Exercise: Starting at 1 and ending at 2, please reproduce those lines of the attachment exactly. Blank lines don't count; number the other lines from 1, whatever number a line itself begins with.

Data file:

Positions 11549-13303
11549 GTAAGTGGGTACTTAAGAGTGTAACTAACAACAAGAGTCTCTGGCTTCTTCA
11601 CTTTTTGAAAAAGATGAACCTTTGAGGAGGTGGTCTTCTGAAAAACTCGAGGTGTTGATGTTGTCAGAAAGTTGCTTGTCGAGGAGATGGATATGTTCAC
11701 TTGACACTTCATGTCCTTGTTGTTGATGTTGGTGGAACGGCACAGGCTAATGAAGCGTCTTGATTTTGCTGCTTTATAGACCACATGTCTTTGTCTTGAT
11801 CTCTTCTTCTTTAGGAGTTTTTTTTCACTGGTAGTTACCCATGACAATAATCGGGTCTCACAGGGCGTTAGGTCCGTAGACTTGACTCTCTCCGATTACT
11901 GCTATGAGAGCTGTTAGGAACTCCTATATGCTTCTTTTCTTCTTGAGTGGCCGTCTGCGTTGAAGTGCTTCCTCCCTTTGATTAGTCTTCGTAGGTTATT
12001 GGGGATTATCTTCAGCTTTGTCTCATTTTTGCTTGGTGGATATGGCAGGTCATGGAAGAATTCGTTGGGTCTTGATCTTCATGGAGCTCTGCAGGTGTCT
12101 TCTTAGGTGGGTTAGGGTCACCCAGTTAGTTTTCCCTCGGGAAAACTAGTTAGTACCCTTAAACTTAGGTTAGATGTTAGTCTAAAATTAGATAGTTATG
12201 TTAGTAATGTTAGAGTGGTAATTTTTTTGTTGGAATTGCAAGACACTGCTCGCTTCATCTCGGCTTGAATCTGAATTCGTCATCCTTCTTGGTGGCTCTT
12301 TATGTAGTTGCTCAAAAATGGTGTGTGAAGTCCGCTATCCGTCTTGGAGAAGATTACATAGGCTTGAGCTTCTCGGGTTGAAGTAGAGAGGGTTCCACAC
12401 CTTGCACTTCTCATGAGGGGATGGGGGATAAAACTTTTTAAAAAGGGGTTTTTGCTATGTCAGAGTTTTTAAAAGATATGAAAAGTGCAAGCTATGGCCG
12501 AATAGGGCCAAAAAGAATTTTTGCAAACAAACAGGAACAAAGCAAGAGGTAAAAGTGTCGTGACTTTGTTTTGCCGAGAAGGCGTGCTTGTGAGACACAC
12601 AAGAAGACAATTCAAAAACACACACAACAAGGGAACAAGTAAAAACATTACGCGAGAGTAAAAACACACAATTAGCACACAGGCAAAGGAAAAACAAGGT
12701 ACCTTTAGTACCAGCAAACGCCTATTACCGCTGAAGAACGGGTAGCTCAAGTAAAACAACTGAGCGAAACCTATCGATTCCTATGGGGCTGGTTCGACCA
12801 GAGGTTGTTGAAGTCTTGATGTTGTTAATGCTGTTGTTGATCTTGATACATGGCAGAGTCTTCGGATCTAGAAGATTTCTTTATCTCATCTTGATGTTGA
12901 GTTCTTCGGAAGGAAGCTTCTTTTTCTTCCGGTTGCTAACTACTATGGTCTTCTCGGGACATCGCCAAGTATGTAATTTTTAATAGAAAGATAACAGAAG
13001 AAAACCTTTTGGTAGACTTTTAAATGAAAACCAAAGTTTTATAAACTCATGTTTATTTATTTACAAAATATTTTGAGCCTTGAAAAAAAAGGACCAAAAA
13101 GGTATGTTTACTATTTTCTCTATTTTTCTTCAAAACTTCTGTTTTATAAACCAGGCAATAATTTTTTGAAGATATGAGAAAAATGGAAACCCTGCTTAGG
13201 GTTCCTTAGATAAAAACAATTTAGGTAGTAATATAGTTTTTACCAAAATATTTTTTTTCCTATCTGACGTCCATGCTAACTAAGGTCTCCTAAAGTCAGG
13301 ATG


Positions 11549-13303
11549 GTAAGTGGGTACTTAAGAGTGTAACTAACAACAAGAGTCTCTGGCTTCTTCA